The Standard J-1 is a two-seat primary trainer developed from the earlier Sloan and Standard H-series aircraft designed by Charles Healey Day. When the U.S. entered WW I, the Army ordered the aircraft (then known as the SJ) produced as a supplement to the Curtiss Jenny then in production. At about the same time, Standard introduced an advanced version of the SJ called the JR.
The Army bought only six of the JR-series aircraft, but some of the JR’s features were incorporated into SJ production aircraft; the resulting version became known as the J-1.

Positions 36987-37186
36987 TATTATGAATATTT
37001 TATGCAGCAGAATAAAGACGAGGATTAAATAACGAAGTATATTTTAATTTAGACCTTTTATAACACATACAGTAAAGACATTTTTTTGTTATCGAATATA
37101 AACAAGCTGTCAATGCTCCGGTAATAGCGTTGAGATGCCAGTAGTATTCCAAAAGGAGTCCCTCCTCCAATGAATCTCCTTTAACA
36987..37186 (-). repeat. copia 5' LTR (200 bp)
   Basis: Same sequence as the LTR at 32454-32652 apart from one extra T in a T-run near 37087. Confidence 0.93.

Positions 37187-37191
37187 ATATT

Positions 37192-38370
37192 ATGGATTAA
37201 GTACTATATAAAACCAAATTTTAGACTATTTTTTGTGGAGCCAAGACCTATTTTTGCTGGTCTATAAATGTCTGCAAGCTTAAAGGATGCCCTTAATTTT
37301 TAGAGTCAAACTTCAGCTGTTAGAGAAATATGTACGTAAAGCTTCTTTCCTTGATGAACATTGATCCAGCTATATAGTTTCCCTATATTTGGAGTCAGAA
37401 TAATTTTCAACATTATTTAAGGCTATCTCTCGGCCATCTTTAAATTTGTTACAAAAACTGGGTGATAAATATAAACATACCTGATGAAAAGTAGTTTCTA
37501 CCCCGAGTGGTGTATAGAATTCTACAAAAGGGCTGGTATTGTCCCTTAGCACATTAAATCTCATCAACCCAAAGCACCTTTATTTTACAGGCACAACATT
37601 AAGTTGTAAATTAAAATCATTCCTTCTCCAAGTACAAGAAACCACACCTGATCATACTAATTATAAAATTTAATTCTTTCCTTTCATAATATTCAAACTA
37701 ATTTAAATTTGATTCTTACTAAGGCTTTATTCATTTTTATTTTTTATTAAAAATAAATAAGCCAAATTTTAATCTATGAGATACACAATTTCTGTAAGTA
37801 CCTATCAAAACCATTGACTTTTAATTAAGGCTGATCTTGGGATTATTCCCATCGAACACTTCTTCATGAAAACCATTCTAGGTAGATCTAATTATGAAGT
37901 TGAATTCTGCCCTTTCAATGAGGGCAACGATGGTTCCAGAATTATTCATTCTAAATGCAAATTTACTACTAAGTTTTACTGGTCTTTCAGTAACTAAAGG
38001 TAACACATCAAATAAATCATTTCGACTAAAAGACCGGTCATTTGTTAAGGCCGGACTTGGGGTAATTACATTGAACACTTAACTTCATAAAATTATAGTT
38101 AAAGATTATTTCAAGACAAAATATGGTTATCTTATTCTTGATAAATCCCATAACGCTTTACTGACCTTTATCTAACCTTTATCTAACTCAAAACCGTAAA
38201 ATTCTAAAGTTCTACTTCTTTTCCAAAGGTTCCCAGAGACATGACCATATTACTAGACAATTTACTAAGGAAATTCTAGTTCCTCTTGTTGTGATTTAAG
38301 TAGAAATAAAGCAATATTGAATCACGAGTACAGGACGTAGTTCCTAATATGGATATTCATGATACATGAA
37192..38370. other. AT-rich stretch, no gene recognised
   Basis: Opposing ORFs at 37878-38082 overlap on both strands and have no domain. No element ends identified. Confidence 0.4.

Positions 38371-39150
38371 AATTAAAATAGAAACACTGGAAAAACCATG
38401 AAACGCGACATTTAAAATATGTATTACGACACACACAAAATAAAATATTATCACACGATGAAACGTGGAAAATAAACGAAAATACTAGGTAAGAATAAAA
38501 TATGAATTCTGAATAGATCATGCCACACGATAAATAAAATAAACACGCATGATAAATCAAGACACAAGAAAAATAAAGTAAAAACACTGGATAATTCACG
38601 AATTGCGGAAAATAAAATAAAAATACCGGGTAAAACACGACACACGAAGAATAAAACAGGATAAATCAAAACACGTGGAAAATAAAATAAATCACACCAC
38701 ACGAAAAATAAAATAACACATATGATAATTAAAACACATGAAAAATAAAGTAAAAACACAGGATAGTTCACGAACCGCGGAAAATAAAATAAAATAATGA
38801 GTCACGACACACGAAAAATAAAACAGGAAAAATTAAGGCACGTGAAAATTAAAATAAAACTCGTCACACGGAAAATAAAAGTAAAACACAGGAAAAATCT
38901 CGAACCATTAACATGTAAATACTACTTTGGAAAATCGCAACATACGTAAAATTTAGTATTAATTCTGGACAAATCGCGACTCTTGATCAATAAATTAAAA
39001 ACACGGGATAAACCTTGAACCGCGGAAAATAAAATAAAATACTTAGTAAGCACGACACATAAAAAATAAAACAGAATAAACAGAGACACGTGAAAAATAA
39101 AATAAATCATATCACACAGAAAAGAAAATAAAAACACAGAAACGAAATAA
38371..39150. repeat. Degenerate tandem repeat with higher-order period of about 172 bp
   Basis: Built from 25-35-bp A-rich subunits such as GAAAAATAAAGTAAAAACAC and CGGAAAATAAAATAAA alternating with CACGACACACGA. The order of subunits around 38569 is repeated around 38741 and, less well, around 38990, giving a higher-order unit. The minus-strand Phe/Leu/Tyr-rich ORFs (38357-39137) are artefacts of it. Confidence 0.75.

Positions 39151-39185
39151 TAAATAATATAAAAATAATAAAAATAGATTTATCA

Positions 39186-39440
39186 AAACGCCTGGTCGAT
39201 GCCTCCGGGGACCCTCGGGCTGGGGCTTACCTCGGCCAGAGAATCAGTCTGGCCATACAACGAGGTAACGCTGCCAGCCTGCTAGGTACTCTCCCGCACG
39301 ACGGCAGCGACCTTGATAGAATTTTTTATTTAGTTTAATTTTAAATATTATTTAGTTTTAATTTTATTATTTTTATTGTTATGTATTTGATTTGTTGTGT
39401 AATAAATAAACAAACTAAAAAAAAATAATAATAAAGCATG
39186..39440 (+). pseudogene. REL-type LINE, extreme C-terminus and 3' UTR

Four companies–Standard, Dayton-Wright, Fisher Body and Wright-Martin–built 1,601 of the J-1s before production ended. Some 2,700 more J-1s on order were cancelled when the Armistice was signed. Hall-Scott engines were most commonly installed in the J-1, but some were equipped with Curtiss or Hispano-Suiza engines.
Similar in appearance to the JN-4, the J-1 was said to be more difficult to fly and never gained the popularity of the legendary Jenny.